Prince of Persia: Warrior Within
|a game by||Ubisoft, and Ubisoft Divertissements Inc.|
|Platforms:||XBox, PC, Playstation 2|
|Editor Rating:||8/10, based on 1 review, 3 reviews are shown|
|User Rating:||6.7/10 - 3 votes|
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|See also:||Prince of Persia Games|
Even Now, Warrior Within remains a high-class third-person actioner and lias been, in the eyes of this correspondent at least, usurped only by its own offspring. I'd plump for it even over Lara's latest return to form, since the Prince's combat still feels dynamic and exciting, while Croft's gunplay is enough, for me, to turn a sweet game sour.
The rock music and sexy bottoms still grate, but can be carefully ignored if you concentrate really hard on the neat locations, sprightly movement and happy violence of the affair. Also present, meanwhile, is the avenging demon known as the Dahaka - a beast that cues cool chase sequences through the map as anthropomorphic historical destiny (or something) tries to catch up with our boy the prince. Tiling is though, there's not much point in getting this for a tenner when you can procure the entire saga for 20 quid with the Special Edition Triple-Pack of The Two Thrones.
Download Prince of Persia: Warrior Within
Five minutes into Prince Of Persia: Warrior Within, you realise that we've come quite a way since we left the posh, foolish and slightly fey youth that we left atop a minaret last year. An older Prince - I can understand that. He's had a hectic day and not had time to shave - that happens to us all. But he's facing an evil woman
whose arse has almost entirely filled my screen with a close-up so intense that you can almost see the veins, and a leather G-string that could garrote a doormouse. Jesus wept! Ladies and gentlemen, it appears we're not in Kansas anymore...
Blame those marketplace realities. Prince Of Persia: Sands Of Time sold bugger all, so a bunch of overweight men in suits came up with a Powerpoint presentation that clearly had the kidz' as its focus. Gone is the charm, gone the delightful relationship between the Prince and Farah, gone the absolute uniqueness that sold me its predecessor so utterly. To be replaced instead with tits, arse, decapitations, combos, rock music, big monsters and slow-motion depravity.
But Hang On...
Thing is though, I actually quite like tits, arse, decapitations, combos, rock music, big monsters and slow-motion depravity - so I find myself in a bit of a pickle. I'm angry that something that I held so dear has been taken away from me, but the fact that the new game is actually pretty good certainly lessens my fury. The nuts, bolts, jumps and spins of the old game are still here you see, they've just been put through a heavy goth filter that might take away a lot of the originality, but they certainly add a fair dollop of fun.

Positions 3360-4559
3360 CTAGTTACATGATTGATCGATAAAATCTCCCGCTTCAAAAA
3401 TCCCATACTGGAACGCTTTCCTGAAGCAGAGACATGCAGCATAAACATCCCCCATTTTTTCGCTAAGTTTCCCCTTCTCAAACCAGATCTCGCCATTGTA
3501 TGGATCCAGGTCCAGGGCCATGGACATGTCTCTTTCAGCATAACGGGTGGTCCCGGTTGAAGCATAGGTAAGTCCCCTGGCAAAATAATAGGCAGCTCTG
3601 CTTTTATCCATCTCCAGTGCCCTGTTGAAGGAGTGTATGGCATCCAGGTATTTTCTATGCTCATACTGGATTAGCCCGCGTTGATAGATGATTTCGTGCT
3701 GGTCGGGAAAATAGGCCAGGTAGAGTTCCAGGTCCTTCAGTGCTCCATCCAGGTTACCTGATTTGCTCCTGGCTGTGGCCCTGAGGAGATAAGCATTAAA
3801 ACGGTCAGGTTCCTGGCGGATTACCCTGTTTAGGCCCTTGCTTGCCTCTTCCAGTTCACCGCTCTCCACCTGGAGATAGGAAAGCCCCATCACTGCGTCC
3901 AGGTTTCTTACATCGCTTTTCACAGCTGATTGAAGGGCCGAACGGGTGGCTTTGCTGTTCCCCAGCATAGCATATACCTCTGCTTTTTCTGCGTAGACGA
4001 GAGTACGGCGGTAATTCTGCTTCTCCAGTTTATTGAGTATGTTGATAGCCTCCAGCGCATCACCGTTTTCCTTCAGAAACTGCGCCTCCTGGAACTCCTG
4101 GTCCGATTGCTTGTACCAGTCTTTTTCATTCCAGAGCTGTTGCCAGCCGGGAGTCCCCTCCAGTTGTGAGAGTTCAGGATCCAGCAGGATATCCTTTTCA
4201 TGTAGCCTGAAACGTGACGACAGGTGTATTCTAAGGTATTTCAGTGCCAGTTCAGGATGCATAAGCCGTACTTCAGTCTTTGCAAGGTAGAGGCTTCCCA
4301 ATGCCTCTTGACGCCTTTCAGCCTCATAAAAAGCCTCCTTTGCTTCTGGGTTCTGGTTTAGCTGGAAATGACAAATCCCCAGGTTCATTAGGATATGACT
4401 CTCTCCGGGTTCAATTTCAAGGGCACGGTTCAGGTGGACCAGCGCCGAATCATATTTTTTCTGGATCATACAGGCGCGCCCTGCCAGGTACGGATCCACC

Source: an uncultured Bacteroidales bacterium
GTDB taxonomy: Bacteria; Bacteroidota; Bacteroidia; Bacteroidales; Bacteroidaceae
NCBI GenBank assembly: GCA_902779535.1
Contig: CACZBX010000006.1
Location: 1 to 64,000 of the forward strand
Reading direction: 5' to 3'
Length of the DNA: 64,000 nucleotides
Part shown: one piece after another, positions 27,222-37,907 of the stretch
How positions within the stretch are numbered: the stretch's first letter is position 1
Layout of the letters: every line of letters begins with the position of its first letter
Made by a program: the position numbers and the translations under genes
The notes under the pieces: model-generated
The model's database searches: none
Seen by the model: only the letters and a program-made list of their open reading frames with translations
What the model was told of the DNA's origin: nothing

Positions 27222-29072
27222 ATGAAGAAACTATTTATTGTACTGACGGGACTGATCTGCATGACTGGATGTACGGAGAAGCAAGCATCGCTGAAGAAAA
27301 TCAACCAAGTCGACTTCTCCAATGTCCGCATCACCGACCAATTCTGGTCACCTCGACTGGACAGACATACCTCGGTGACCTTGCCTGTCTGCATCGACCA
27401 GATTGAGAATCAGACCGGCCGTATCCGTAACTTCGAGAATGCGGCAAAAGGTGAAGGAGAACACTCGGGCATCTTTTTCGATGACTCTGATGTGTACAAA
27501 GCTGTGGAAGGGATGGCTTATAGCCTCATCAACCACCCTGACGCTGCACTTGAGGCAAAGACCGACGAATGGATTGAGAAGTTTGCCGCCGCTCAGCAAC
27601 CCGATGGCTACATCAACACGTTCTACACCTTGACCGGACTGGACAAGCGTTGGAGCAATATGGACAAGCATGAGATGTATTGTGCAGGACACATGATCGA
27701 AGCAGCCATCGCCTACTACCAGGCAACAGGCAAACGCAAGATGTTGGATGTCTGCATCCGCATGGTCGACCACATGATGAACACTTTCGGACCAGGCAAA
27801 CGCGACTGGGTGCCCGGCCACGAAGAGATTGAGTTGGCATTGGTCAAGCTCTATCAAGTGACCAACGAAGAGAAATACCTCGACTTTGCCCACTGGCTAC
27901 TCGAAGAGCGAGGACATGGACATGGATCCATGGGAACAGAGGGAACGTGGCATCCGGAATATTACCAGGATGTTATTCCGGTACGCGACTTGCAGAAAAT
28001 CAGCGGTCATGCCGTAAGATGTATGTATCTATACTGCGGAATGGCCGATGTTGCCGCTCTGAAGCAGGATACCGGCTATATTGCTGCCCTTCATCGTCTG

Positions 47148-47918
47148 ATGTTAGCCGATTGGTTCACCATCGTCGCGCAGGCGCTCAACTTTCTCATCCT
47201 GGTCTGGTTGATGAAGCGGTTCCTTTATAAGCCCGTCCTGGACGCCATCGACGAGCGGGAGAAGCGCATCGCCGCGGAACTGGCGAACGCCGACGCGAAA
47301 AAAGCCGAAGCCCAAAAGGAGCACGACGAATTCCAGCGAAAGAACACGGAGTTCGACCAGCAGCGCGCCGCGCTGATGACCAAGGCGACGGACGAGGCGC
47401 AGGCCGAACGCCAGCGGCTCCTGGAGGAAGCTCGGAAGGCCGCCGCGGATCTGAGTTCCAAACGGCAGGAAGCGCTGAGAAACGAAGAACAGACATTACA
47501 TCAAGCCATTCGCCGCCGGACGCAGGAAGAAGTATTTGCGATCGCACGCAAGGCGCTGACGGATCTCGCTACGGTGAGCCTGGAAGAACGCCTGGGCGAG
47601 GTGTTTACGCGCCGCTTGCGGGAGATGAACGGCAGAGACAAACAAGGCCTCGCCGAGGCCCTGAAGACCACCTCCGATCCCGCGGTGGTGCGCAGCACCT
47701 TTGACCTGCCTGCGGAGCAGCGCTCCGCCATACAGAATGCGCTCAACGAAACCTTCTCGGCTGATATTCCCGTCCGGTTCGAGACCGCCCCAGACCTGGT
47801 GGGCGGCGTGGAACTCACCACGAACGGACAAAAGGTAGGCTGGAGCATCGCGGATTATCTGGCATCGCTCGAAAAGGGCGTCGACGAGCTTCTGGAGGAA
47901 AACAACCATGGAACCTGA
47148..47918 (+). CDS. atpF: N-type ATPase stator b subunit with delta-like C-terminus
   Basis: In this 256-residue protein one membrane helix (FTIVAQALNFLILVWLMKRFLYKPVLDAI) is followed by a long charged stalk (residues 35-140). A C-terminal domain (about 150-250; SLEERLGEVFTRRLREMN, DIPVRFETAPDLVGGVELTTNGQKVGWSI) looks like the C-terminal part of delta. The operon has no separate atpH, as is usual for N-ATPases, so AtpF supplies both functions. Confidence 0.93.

The somewhat befuddled story has it that the Prince's prior time-fiddling and death-dodging has enraged the Empress of Time, who has sent her vengeful Dahaka demon to ensure that the Prince meets a grisly fate. In an effort to avoid this, the Prince sets off for an island full of cogs, gears and spinning blades where he can nip between the present and the past in an effort to stop the roots of the problem (the Sands Of Time) from ever being created. Among all this, there's a nice woman with astounding breasts and the voice of Monica Belluci, the aforementioned evil woman with the prominent arse and a variety of vampire women who really like it when you bite back.
Combat lies somewhere in the deadzone between buttontapping and carefully planned swipes - which (as someone who normally regards blocking in beat 'em ups as something that happens to other people), I initially struggled with.
The learning curve is steep - far, far steeper than the Prince's original outing, and it was a while before I felt brave enough to enter the game's vast list of teen-friendly, yet invariably spectacular combos. Once the simple beauty of the thrown secondary weapon and all the possibilities of zombie throwing, wall-pouncing and gut-carving have been explored however, you always find yourself looking forward to the next clash of swords. Every now and then a boss appears that has you fuming at the sparseness of time-reverse sand on offer while you glare at the Game Over screen for the fifth time in a row. However, overall the improved combat system is a massive feather in the Prince's turban.